By Taylor Lewis, nursery manager
If it’s January in the Valley and you’ve got a Salvia leucantha planted in your yard, there’s a good chance it looks very much like this one.
Mexican bush sage is a herbaceous perennial Salvia that grows about 3 feet tall and slowing clumping. There are many cultivars of this sage ranging from double purple ‘Midnight’ to lush pink and creamy white. These grow very easily in a hot sunny spot.
But they still look like this in the winter: bloomed out, birds fed, green on the top-half of the stems only. And you’re left wondering just what to do with it. Realistically it doesn’t look “bad” now, but if left untended until spring, it will.
I promise you they appreciate a hard cut in the winter. If you look down at the base of your plant, you’ll notice this year’s growth already pushing. If you keep last year’s growth, it will continue to block the sunlight that this year’s need to flourish.
I like to sit down eye level with the plant and use my felcos to prune a path into the plant. The edges seem intimidating because the plant is grown over and hard to see where to start. Lift up the edge and prune the half naked stems (old growth) all the way back into the emerging green growth. Don’t feel bad if you nip a few new leaves in the process. I think this is a job that doesn’t need to be pretty, it just needs to be done soon.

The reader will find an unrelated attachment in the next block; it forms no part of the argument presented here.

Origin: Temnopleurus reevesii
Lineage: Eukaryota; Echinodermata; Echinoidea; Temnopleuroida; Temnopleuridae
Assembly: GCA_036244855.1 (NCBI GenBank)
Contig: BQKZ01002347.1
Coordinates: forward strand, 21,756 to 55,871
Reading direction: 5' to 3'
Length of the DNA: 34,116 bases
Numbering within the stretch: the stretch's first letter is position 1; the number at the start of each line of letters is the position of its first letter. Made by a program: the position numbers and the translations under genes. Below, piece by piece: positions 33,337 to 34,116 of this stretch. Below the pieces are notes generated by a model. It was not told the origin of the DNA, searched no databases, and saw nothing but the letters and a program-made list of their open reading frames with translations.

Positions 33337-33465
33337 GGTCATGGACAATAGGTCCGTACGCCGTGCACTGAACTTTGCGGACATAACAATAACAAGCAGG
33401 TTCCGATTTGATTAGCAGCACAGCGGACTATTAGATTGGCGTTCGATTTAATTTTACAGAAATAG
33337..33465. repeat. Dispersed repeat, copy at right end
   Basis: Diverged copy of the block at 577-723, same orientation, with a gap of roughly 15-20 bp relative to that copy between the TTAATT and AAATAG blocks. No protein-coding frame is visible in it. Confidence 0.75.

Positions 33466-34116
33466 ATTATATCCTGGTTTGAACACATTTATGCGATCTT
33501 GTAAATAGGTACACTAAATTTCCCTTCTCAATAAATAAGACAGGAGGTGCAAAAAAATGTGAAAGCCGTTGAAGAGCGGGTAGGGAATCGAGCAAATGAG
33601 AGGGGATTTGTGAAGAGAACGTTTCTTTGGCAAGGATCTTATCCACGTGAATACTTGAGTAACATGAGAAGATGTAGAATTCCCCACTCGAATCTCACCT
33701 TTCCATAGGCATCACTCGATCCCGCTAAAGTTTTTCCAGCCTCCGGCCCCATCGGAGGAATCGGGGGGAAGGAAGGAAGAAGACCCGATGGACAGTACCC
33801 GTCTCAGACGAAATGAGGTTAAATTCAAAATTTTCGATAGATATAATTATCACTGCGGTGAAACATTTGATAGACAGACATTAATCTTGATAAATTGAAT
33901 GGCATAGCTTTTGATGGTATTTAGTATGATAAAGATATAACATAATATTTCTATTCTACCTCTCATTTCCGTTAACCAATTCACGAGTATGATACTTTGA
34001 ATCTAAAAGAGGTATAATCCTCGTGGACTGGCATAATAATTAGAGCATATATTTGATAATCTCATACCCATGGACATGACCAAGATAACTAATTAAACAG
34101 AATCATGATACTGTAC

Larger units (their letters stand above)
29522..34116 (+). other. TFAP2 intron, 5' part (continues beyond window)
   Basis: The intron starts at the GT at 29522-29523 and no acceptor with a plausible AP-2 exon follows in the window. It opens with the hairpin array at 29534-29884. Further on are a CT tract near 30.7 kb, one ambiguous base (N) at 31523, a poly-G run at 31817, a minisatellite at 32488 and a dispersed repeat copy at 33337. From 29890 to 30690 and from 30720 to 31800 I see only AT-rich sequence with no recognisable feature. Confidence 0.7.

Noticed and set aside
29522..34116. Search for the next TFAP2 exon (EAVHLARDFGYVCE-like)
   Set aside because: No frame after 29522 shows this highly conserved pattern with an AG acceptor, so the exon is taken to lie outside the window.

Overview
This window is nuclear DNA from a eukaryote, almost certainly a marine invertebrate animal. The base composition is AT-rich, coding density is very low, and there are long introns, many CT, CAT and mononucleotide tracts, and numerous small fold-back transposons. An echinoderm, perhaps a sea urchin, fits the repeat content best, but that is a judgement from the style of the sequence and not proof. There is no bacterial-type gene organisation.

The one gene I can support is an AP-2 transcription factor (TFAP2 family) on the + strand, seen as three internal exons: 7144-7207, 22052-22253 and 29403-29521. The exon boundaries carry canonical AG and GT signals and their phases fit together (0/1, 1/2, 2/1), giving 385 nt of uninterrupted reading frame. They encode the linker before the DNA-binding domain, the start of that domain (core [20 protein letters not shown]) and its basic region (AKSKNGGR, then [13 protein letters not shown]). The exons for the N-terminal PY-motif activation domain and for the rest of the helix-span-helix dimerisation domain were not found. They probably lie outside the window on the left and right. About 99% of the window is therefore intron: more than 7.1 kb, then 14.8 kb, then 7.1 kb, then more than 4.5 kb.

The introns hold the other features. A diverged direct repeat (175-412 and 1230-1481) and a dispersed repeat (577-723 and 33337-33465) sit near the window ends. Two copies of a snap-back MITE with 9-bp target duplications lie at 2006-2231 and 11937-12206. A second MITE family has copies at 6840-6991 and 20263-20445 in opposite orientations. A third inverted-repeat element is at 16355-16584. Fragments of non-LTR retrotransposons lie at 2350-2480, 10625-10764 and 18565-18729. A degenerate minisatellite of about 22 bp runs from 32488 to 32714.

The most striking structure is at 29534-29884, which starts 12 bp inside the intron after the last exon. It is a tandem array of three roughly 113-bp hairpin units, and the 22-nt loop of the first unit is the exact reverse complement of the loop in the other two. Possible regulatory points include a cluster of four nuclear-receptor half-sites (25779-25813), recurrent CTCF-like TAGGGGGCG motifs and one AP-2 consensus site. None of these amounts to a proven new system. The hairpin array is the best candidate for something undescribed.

YES! All that green you see is this years Salvia.
If you aren’t seeing much new growth, or if your plant is young and not yet established, go ahead and fertilize with a multi purpose food (5-5-5, 10-10-10 etc). Try to avoid excessive Nitrogen.
Bottom line: Don’t be afraid to prune Salvia leucantha, hard, in the winter.